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Margaret Maughan looks back on lighting London cauldron

How did lighting the Paralympic cauldron in 2012 open a new door for an 85-year-old six-time Paralympic champion? 29 Aug 2013
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A picture of one man and woman in wheelchairs and one man standing watching a lightened cauldron during a ceremony

British former Paralympian Margaret Maughan lights the cauldron at the opening ceremony of the London 2012 Paralympic Games.

ⒸMarcus Hartmann
By IPC

“It was only on the night before the Opening Ceremony – quite late at night – that I had to go to a rehearsal at the Olympic Stadium, and it was only then that I knew I was actually going to light the flame.”

Exactly one year ago, Margaret Maughan touched the Paralympic Flame to the cauldron to open the London 2012 Paralympic Games.

Great Britain’s first-ever Paralympic champion revealed this month that she did not know she would open the “best Games ever” until 24 hours beforehand.

“Last May, I had a very surprising phone call,” Maughan said.

“I picked up the phone, and the man said, 'Hello, this is Sebastian Coe speaking. We’d really like you as the first medal winner from the very first Paralympic Games in Rome in 1960 to come light the flame and cauldron in London.'

“I had to keep it a secret. I wasn’t allowed to tell anybody what I was doing, so I had to withdraw from the part of the Torch Relay I was already involved in, and everybody wondered why I was withdrawing.

“It was only on the night before the Opening Ceremony – quite late at night – that I had to go to a rehearsal at the Olympic Stadium, and it was only then that I knew I was actually going to light the flame.”

The now 85-year-old six-time Paralympic medallist said the impact the Games – beginning with the Opening Ceremony – had simply surprised her.

When she took part in the first Paralympic Games in Rome in 1960 as a patient of Sir Ludwig Guttmann, only athletes in a wheelchair were allowed to compete, not athletes with other impairments.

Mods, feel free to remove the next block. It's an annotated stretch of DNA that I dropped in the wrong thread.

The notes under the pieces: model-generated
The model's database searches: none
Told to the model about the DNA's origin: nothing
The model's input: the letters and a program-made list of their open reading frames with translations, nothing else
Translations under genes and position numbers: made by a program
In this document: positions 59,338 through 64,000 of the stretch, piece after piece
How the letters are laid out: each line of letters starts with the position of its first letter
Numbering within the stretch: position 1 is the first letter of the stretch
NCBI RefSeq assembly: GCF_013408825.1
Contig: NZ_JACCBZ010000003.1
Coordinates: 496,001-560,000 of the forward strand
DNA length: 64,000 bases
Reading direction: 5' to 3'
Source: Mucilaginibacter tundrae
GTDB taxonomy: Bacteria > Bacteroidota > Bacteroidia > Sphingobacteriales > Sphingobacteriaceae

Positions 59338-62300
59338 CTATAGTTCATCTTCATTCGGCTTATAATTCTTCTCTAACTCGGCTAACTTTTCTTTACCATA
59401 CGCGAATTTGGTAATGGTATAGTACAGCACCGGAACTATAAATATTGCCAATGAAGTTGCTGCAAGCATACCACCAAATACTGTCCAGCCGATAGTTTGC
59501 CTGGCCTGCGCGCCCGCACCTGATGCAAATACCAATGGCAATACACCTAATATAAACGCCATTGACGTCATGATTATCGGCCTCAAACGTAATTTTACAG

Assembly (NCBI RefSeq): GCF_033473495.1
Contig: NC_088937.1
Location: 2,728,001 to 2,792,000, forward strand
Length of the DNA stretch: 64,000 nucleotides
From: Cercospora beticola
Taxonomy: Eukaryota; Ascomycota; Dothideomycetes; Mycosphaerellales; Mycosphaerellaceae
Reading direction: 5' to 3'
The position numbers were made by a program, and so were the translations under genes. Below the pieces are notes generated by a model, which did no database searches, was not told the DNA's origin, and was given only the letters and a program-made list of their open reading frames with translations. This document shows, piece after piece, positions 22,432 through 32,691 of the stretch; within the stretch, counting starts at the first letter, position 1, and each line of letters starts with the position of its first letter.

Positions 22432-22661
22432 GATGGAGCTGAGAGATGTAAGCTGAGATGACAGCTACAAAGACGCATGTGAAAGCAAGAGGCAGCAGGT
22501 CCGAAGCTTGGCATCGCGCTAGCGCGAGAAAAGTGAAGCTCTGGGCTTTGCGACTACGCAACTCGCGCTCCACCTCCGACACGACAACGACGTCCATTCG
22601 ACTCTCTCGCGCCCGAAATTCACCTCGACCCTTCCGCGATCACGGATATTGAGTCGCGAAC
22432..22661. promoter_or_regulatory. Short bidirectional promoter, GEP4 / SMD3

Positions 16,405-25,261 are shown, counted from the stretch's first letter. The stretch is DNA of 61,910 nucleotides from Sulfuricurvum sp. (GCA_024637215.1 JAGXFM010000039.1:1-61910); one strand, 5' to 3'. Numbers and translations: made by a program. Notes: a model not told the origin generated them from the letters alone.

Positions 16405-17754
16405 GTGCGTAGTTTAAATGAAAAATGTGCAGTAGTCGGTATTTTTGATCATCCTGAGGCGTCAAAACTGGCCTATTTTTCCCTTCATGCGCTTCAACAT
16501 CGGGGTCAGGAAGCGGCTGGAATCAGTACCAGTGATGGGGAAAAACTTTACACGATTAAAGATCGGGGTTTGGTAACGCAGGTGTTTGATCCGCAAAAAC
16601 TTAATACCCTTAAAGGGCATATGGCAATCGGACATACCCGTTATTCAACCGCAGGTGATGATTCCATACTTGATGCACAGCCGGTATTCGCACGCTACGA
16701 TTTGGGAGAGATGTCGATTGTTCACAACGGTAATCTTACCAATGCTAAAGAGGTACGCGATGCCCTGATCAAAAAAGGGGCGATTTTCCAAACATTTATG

In addition, she was taken aback by the number of countries who took part in London 2012 and the attention the athletes received for their individual accomplishments.

“We didn’t become famous people overnight like Paralympians today,” Maughan said.

“I felt very, very proud to be a part of such a huge Movement. From a small beginning in the simple days to seeing what it had become with such large teams was a marvellous feeling.”

She was also very impressed seeing IPC President Sir Philip Craven take part in the ceremonies, as she remembered him as a small boy playing wheelchair basketball.

“To see him there with all the well-known people taking full part in the proceeding, I was very proud of that as well,” she said.

Since the Games, Maughan has been invited to speak at schools and para-sport clubs across Great Britain, where she shares her medals and the torch with students. Several weeks ago, she was even invited to blow the starting whistle at a 100m race for elderly from all around the south of Great Britain.

“I think often disabled people are a bit scared to join a club because they have to be able to introduce themselves and see what everyone else can do,” Maughan said.

“London 2012 opened up the doors for me to help change that.”